Xiaomi still isn't ready to sell phones in America

The company has its hands full trying to cover 30 other markets.


Whenever I write about a new Xiaomi product these days, the response is usually sour comments along the lines of, "Why bother telling us when these won't be coming to our side of the world?" I, too, get frustrated (as if the poor data connection in Beijing wasn't enough to wind me up), because it has indeed been a long wait since I attended Xiaomi's first product launch almost six years ago. That bitterness has only gotten worse as the company's smartphones have become increasingly more appealing. Case in point: There are no plans for its new Mi 6 to enter the US or Europe. Meanwhile, Shenzhen-based OnePlus -- a much smaller and younger competitor, mind you -- has been able to form impressive lines in the US, UK and other places Xiaomi doesn't dare go.

The day after the Mi 6 launch event, I sat down with Xiaomi Senior Vice President Wang Xiang to vent. Wang took over Hugo Barra's role as global VP earlier this year while continuing to oversee the company's supply chain and intellectual property, so he was my obvious go-to exec for this occasion. Alas, in contrast to Barra's previous hint of a possible 2017 smartphone launch in the US, Wang was reluctant to provide a time frame, but he is well aware of the "Mi fans" out there who go as far as buying Xiaomi products through unofficial channels.

"Even though we don't sell [in the US or Western Europe], we feel very sorry for not serving them well," Wang said. He reasoned that in terms of supply chain and manpower, Xiaomi's resources are stretched thin serving 30 regions, most of which are developing markets. "What we're after is a mass market, a massive impact, as opposed to a premium, elite thing. We want innovation for everyone."

Based on market share in Q4 2016, Xiaomi was the No. 2 smartphone brand in India and No. 3 in Ukraine, Indonesia plus Myanmar. The demand there will likely continue to grow as the company plans to open more authorized stores with local retailers or distributors. While it was just about managing to cater to those markets, Xiaomi also faced supply-chain issues around the same time back in China (which may explain why it fell to fifth place in China that quarter). "Therefore, we are in no hurry to serve the developed markets," Wang said.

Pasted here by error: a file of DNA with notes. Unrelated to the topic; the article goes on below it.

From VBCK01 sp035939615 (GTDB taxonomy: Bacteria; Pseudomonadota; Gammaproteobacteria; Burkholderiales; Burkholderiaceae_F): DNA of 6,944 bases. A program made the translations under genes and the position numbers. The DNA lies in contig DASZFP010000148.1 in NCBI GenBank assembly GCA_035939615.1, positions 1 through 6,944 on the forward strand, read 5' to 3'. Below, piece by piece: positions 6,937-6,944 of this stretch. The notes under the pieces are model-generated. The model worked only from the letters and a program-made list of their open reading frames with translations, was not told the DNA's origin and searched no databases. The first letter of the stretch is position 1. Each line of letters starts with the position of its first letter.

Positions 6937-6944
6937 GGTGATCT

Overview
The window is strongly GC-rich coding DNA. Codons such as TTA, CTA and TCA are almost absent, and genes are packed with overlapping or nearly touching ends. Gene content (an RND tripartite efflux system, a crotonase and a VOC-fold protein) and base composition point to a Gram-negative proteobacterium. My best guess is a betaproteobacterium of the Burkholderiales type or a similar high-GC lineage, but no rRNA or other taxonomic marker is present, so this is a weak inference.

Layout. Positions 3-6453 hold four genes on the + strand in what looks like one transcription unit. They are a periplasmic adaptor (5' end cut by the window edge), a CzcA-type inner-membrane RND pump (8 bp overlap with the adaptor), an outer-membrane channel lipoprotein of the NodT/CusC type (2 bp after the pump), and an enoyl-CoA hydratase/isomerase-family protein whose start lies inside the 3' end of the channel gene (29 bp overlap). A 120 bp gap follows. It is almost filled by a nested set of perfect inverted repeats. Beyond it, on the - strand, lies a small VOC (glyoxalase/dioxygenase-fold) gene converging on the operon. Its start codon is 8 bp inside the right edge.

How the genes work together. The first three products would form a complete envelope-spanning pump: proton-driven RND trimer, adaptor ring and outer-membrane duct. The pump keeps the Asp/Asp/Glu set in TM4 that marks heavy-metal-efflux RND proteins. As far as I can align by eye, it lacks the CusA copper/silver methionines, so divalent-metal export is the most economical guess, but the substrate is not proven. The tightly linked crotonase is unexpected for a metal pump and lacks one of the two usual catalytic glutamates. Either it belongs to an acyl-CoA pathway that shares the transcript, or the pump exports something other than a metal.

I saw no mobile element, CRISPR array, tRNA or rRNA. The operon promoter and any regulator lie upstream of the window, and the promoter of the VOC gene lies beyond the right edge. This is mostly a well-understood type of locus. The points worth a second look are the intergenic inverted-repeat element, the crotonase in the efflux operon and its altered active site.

Then there's the usual story of how the US smartphone market is driven by carriers, and how bringing a device to their networks would require customization plus tedious testing. Wang said his engineering team is "superbusy" and would struggle to serve such carriers, but they are still frequently in touch to explore the right opportunity for a potential launch.

Xiaomi is probably capable of going the OnePlus or Huawei Honor route, selling directly to consumers in Europe and the US. But in the exec's words, this would be a "hot-headed" move to make. According to Wang, Xiaomi doesn't want to burn bridges with the carriers, nor does it want "short-term gain" to potentially "ruin seven years' worth of hard work on branding" because of poor preparation.

Clearly, Wang isn't worried about catching up with these Chinese competitors later: "There's a Chinese saying: 'Haste makes waste.' You need to focus with patience and wait for the perfect opportunity."

Xiaomi already sells accessories such as batteries, headphones, speakers plus TV boxes in the US, and it hopes to bring popular Mi Ecosystem products like its self-balancing scooter and rice cookers to more overseas markets. As for smartphones, Xiaomi's most global device remains its Mi Note 2, which packs in 37 radio bands to cover pretty much the entire world. Wang added that his company will continue to release at least one or two such global devices each year, along with a follow-up to the ceramic, near-borderless Mi Mix at some point. Hardcore Mi fans will just have to keep buying their phones from their usual (unofficial) channels.